If you’ve always extended your hand toward dogs and swear you’ve made zillions of dog buddies this way, please consider this: When you choose to reach toward the dog’s nose you are proving that there is a gap between you wide enough to allow a reach. That means the dog has not come up to you voluntarily. What might the dog be saying by hanging back a bit? (Dramatic pause for reflection.) Are you willing to listen?

It is polite, respectful, safer, and compassionate to wait for the dog to approach you, and here’s why (here comes the rough love portion of the post). Wanting to show your affection for dogs is a wonderful, wonderful thing. You may want to touch a dog because that makes you happy. Or maybe you are taken with a particular pooch. Or you want your child to feel comfortable with animals, or your child is desperate to touch the dog in front of you. These reasons are all perfectly understandable. However, and this may be difficult to acknowledge at first, none of those reasons is more important than the dog’s feelings. Remember, the dog has few options due to being on a leash, tethered, in a small space, or otherwise confined. If you fail to ask the dog, but instead just move in using old timey moves like sticking out your hand or patting the dog on the top of the head, you are invading the dog’s space and starting off your encounter with a fairly rude (and also potentially unsafe) maneuver.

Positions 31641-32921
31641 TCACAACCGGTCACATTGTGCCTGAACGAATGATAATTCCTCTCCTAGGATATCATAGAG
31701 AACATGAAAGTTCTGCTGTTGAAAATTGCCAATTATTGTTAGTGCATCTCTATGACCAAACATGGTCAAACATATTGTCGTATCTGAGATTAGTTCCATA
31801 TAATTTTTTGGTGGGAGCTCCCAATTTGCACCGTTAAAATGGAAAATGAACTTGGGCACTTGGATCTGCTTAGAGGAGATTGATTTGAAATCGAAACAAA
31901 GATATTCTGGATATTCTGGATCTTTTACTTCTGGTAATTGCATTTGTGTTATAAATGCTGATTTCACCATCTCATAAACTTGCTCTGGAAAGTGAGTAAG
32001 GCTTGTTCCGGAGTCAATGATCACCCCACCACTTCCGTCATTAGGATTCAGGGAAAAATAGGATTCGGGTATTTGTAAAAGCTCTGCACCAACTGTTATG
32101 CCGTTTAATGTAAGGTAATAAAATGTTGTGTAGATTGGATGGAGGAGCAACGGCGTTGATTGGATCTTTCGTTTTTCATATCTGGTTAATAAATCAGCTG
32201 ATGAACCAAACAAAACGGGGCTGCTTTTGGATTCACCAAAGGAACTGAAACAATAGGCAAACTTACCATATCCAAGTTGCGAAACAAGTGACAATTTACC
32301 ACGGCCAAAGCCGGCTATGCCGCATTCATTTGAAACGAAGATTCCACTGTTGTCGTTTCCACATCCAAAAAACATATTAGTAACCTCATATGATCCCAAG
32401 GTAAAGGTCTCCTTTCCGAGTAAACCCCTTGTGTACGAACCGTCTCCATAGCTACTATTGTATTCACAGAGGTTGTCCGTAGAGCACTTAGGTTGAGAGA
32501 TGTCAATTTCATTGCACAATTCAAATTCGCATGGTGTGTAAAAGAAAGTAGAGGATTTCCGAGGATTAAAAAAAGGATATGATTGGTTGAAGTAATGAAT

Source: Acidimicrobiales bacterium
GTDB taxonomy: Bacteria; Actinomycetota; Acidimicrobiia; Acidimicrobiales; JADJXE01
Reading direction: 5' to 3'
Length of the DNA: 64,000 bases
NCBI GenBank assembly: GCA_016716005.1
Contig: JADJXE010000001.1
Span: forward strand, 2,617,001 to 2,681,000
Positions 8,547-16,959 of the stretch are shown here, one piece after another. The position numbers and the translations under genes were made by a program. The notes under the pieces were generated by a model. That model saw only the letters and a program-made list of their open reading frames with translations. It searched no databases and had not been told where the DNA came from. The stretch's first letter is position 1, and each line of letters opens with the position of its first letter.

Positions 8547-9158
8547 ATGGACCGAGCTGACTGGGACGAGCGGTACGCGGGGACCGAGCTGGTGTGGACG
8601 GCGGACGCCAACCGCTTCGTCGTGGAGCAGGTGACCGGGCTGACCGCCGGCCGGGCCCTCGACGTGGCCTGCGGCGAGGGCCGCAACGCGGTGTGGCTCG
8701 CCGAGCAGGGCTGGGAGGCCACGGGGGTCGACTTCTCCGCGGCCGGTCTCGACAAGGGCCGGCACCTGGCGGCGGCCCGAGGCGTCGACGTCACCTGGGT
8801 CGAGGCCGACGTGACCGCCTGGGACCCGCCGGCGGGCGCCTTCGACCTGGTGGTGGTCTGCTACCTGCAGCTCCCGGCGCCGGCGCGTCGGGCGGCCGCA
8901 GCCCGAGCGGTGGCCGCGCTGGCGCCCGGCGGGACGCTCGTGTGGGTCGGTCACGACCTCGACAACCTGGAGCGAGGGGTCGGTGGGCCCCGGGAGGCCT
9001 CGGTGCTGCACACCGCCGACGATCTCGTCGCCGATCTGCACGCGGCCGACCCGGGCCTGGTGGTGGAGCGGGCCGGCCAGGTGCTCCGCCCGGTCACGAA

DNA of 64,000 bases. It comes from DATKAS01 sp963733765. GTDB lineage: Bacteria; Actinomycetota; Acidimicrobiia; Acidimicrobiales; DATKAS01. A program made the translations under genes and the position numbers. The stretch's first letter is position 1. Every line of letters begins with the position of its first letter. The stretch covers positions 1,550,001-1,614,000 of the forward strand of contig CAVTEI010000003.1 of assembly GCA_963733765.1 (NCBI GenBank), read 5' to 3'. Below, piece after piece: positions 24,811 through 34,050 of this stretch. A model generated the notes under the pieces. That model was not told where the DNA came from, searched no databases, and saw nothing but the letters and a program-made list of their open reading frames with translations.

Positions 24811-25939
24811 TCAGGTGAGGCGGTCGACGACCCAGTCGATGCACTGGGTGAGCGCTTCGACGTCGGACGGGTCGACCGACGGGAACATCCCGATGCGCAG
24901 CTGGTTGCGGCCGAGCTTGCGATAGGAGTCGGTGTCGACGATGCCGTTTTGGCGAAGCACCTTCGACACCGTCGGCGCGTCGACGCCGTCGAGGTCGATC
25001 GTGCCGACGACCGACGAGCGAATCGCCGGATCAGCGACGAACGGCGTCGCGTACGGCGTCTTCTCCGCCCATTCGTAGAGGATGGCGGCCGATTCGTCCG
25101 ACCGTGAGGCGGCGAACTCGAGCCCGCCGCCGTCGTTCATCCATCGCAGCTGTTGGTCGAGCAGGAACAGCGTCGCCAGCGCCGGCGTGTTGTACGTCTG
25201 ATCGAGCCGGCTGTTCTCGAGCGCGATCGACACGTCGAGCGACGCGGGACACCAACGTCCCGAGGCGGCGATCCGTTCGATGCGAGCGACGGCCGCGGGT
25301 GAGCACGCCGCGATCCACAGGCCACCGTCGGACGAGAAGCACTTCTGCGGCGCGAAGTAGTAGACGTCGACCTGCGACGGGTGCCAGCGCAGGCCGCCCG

Ask yourself: Would you want someone touching you (or your child) just because they feel like it, or because your child is (or you are) super cute? How about if you were saying, “No, I need my space,” loud and clear to the grabby person, and they touched you anyway? Even worse! And then there’s the awful ripple effect you could create: Do you want your child to learn that “I wanna!” is a good enough reason to touch others who are saying “no?” That thought should give you the heebie jeebies. No person should get to touch someone just because they really, really want to.